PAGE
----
A Church of England multi-academy trust has settled out of court after being threatened with High Court action over its assemblies, following claims that they breached human rights and were indoctrinating pupils.
The Oxford Diocesan Schools Trust was facing a case brought by parents who said primary pupils were made to pray and watch reenactments of Bible scenes, including the crucifixion, without being offered alternative assembles.
Parents Lee and Lizanne Harris called for a judicial review on the grounds that the trust was in breach of pupils’ right to freedom of belief under the Human Rights Act 1998 and the European Convention on Human Rights.
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In a statement, they said: “We took this case to ensure our children receive an inclusive education without the indoctrination of one enforced religion. We believe this isn’t just the right of our children, but all children.”
The parents had withdrawn their children from assemblies at Burford Primary School, in Oxfordshire, and said Christian stories had been presented as “fact”. They also raised concerns about Christianity being forced upon pupils at other events, including at past school leavers’ ceremonies held in the local church, at which all leaving students received a gift Bible as a "guide to life".
The Oxford Diocesan Schools Trust, which runs the school, has agreed to give the children access to "alternative materials", overseen by a teacher, when they are withdrawn from assembly.
The campaigning charity Humanists UK, which supported the parents, said the decision of the 33-school trust marked a “significant win” in ensuring that schools did not force religious worship on children, and said the Department for Education and other schools should now ensure that a “meaningful alternative” to religious assembles was offered.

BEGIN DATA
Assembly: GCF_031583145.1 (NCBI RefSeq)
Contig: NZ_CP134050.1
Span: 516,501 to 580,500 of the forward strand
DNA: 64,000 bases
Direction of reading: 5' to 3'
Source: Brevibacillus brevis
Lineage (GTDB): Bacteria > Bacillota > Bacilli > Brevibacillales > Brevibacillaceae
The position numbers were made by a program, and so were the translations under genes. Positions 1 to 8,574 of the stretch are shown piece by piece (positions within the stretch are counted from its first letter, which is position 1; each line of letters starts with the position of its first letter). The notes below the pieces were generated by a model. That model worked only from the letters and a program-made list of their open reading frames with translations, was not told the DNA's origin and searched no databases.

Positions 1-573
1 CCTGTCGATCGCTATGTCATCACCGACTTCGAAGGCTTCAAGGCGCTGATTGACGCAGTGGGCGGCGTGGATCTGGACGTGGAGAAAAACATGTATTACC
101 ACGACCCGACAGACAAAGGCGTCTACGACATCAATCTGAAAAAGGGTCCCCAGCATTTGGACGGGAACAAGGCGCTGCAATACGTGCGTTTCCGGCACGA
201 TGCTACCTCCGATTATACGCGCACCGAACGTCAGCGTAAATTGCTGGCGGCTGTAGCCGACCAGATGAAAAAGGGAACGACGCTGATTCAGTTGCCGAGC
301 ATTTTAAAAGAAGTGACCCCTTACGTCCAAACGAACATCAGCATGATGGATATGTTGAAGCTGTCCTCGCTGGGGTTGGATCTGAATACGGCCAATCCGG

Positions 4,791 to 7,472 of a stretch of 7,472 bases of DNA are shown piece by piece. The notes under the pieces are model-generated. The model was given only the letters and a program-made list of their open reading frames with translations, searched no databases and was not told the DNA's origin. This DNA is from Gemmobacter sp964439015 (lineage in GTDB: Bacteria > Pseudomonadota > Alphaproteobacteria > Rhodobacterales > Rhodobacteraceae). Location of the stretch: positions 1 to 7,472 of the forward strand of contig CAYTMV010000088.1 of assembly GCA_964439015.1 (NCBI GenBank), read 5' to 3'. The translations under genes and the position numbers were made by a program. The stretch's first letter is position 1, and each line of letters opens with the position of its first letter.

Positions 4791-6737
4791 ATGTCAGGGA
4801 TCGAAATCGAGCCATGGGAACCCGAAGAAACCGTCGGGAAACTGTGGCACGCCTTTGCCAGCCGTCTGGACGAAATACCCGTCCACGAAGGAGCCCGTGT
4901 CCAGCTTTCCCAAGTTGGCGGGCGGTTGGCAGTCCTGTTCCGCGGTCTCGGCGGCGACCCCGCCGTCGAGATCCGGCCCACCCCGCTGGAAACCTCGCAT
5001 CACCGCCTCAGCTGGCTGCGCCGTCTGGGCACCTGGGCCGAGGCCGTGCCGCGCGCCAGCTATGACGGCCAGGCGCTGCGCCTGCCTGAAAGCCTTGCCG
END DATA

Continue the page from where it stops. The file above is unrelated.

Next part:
Humanists UK chief executive Andrew Copson said: “The 75-year-old English law requiring daily religious worship is so antiquated that it has collapsed in the face of its first legal challenge, without the case being seen through to court.
“Parliament should now act to replace it with a new requirement for inclusive assemblies, in keeping with the nature of our plural society.
“This case is hugely significant, as it has established that schools have a duty to make inclusive assemblies available to all pupils who want them. Such assemblies can play a vital role in furthering the development of all pupils, regardless of religion or belief, covering topics that are educational and enjoyable for all."
In a statement, the trust said: “ODST and Burford Primary School have always acted in the best interests of children and, without accepting any liability, we have made an out-of-court agreement to ensure we safeguard public funds for the education of children and avoid a potentially expensive court case. Costs incurred in reaching this settlement will be not be met from Burford Primary School’s budget.
“We have agreed some specific arrangements for the claimants’ children when they are withdrawn from collective worship and are able to provide some appropriate resources for them. Burford Primary is a small, happy and successful school, which will continue to provide collective worship, alongside a broad, balanced and inclusive curriculum.’"
The DfE guidance is that it is for headteachers to decide how best to withdraw pupils from collective worship.